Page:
Mark Twain Lake and State Park

Where:  Mark Twain Lake – Corps of Engineers Site (

Mark Twain State Park (

County:  Ralls and Monroe

Closest Town:  Paris, Perry

When: June 21 to  25, 2008

What:  Useful information (hopefully) from our recent trip to Mark Twain State Park and Lake.

People normally don’t think of Northern Missouri when the term Lake Country is used.  But Mark Twain State Lake is certainly of the caliber to compete with Truman, Lake of the Ozarks, Pom De Terre, and Table Rock.  Nestled in the Northeast part of the state, this many fingered lake is one of Missouri’s secret gems. This article covers the lake, State Park, Mark Twain historical site, fishing, camping, and a few miscellaneous items. 

Mark Twain Lake  

I tend to be an explorer on our vacations, but to explore this lake a person would need a couple of weeks.  Mark Twain has many access points via the recreation areas and the State Park.  There are several arms and many little coves.  In addition to the lake itself there are also other attractions, such as the Mark Twain Museum – discussed below.  I was amazed at how few people were using the campgrounds and actually on the lake.  I never saw more than one or two boats at a time; of course we were there mostly during the week. The weekends are probably another matter.

There is still plenty of standing timber in the water.  Boats venturing out of the deep water need to be careful.  However, for our kayak this was not a problem.

State Park

The state park has numerous campsites – basic, electric, and some wonderful camper cabins.  We stayed in a camper cabin.  They have electricity, a microwave, a queen bed, a futon, a table, and a loft that can sleep two children.  “Children” is the operative word for the loft.  My 6’3” son would have been a little uncomfortable up there, although he could have done it in a pinch. The cabins do NOT have water, thus the name “camper cabin.”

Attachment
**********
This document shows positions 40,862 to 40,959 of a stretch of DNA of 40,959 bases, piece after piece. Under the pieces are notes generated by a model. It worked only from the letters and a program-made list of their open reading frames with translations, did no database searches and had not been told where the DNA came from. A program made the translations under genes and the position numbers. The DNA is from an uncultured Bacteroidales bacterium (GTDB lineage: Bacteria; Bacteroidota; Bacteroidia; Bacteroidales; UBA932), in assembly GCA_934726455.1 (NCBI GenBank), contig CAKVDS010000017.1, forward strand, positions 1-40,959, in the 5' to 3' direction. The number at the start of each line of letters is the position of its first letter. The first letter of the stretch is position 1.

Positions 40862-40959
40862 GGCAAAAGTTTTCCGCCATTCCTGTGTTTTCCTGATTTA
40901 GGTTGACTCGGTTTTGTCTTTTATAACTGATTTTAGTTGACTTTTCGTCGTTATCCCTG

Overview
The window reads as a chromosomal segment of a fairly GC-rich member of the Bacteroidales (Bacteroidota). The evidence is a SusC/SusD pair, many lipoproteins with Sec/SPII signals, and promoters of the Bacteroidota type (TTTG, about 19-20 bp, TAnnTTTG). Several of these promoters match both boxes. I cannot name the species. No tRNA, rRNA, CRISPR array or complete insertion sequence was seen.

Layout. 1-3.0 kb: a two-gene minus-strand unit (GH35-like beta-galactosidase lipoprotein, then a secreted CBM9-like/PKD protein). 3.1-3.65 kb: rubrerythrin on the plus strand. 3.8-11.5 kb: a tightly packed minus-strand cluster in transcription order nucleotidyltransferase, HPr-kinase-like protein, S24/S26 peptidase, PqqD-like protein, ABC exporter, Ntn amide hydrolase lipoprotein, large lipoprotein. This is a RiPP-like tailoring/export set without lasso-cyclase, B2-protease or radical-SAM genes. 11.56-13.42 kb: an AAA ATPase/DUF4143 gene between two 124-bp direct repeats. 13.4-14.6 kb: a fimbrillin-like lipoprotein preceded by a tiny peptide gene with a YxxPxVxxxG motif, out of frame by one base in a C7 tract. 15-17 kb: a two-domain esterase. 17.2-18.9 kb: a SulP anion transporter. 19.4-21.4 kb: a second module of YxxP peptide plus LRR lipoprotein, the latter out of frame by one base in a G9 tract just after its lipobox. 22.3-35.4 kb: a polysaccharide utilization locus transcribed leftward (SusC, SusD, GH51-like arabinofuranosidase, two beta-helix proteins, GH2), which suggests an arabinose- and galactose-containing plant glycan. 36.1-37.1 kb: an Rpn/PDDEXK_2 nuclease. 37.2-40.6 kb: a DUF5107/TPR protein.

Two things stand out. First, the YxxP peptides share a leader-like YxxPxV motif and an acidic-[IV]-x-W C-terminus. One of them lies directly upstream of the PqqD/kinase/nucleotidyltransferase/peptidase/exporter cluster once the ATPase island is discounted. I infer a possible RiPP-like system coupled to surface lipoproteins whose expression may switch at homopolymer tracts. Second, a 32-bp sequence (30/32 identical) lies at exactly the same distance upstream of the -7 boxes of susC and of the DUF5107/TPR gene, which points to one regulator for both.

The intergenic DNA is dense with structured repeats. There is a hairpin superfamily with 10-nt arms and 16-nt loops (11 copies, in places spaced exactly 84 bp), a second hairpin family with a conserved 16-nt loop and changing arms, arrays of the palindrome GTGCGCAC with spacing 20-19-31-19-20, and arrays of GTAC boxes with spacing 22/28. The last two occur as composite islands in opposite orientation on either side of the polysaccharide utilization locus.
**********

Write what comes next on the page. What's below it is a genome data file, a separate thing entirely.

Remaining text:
A camper cabin hint – the units at the west end of the campground have better views of and access to the lake.  We stayed in cabin “A” which had a trail to the lake, but the lake was full of logs and weeds; pretty hard to fish there.  However, we were close to the shower house and restrooms – which are very modern.  The shower house has individual showers with private doors. Continue reading


Cooley Lake – Clay County

Where:  Cooley Lake ( (link to Missouri Dept of Conservation map and area summary)

County:  Clay County

Closest Town:  Missouri City

When: June 25, 2008

What:  Stopped here briefly on our way home from Mark Twain Lake.  I wanted to scout Cooley for a future kayaking and fishing trip.  We quickly saw that kayaking this lake would be difficult until the lily pads were gone.  It is a very shallow, oxbow lake filled with vegetation.  I’m sure that bird watching is great during migratory times.  There may also be a few fish in the deeper portions of the lake.  There’s a wooded hillside on the North end of the area.  I’ve hunted mushrooms there in the past.  Lewis and Clark would have made their way through this former loop of the Missouri river.  There’s a marker indicating such – unfortunately someone thought the sign would be a good target. When the fall comes, I may return with my kayak and fishing rod.  Just to say I’ve kayaked this lake – of course my daughters think I’m crazy for wanting to kayak here.  But making my teenage daughters think I’m crazy is a park of my job description these days.  I enjoy it.